Teenagers are learning to grow up with cell phones. With that comes unprecedented access to the rest of the world, and the possibility of sexting can be scary for many parents. Researchers from the University of Texas Medical Branch at Galveston studied how teenage hormones and cellphones play a normal role in their sexual development, and published their findings in the journal Pediatrics.

"We now know that teen sexting is fairly common," said the study’s co-author Jeff Temple, an associate professor and psychologist at the university, in a press release. "For instance, sexting may be associated with other typical adolescent behaviors such as substance use. Sexting is not associated with either good or poor mental wellbeing."

In order to understand this new tech savvy way of early sexual engagement, researchers studied teens and adolescents for six years, looking at anonymous survey results that detailed their histories of sexting and how they related to sexual activity. High school juniors who sent a sext were more likely to be sexually active than those who were just asked to send a nude picture. In the end, juniors who had any involvement with sexting, whether they were the recipients or the senders, did not have riskier sexual behavior later on — a reassuring sign for parents.

It is a worrisome sign, however, that our society is becoming more accepting of behavior that was otherwise taboo 10 years ago, and there's a good reason for that. Our parents' generation wasn't slipping polaroids of nudes to each other in their high school hallway, and they weren't stuffing VHS tapes of themselves making sexually provocative gestures into their crush's locker between class periods either. It may be a sign of normalcy in today's technologically inundating world but just because something is socially acceptable doesn't make it morally sound. Yes, teens may be experimenting by sending nudes to one another and not hooking up beneath the bleachers, but the risk of creating a photo or video for others to see could haunt them and give them a hurtful reputation for years to come.

"Being a passive recipient of or asking for a sext does not likely require the same level of comfort with one's sexuality," said the study’s co-author Hye Jeong Choi, a postdoctoral research fellow at UTMB, in the press release. "Sending a nude photo may communicate to the recipient a level of openness to sexual activity, promote a belief that sex is expected, and serve to increase sexual advances, all of which may increase the chance of future sexual behavior. Sexting may serve as a gateway behavior to actual sexual behaviors or as a way to indicate one's readiness to take intimacy to the next level."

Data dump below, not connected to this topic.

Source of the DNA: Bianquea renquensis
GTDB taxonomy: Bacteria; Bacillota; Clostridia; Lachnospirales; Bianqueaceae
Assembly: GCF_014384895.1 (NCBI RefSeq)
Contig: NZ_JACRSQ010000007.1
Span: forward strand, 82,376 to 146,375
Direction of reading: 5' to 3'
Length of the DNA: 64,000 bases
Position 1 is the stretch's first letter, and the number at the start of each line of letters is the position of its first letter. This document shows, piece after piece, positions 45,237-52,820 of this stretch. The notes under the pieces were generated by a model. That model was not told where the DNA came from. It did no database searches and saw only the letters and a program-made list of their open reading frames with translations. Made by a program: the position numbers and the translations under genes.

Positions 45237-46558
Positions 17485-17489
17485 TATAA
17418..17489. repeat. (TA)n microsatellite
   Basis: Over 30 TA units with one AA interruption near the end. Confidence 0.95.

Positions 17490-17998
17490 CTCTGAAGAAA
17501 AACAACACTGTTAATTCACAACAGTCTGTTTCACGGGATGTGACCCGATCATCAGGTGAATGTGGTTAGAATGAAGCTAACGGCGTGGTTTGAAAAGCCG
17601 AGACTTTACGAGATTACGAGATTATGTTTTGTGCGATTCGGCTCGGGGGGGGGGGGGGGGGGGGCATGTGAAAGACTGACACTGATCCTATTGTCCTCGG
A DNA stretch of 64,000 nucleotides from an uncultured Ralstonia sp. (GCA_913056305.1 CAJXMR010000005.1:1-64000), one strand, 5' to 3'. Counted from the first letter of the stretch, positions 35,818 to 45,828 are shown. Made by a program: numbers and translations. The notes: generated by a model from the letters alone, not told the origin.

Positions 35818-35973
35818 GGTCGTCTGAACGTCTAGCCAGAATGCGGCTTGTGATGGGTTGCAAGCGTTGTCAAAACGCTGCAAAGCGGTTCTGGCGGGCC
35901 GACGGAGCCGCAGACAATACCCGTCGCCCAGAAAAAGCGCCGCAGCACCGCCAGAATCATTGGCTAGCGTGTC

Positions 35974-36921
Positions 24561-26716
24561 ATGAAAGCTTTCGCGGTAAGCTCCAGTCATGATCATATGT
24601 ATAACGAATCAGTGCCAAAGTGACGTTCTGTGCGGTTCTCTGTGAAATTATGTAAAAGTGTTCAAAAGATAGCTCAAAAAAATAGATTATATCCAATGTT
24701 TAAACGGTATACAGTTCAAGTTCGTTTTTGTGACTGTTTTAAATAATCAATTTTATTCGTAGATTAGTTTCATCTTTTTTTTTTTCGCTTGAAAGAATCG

This is an obvious worry for parents who don’t want their son receiving nude pictures, especially with the possibility that the girl is underage, which then turns the situation into a legal matter since it's considered child pornography. On the flipside, parents also don’t want their daughters sending nude photos of themselves to the boy they sit next to in algebra class. According to a study by the National Campaign to Prevent Teen and Unplanned Pregnancy and survey results from CosmoGirl, 20 percent of teens between the ages of 13 and 19 have sent an explicit photo or video through a cell phone, while another 33 percent of young adults between the ages of 20 and 26 have sent something risqué, all with the click of a button. But now, researchers are saying it’s probably a perfectly normal step in teen sexual behavior and not at all the sign of worrisome promiscuity.

"Despite this growing body of knowledge, all existing sexting research looks across samples of different groups of young people at one time, rather than following the same people over time,” Temple said. "Because of this, it's unclear whether sexting comes before or after someone engages in sexual activity."

Source: Choi HJ and Temple J. Pediatrics. 2014.

Published by Medicaldaily.com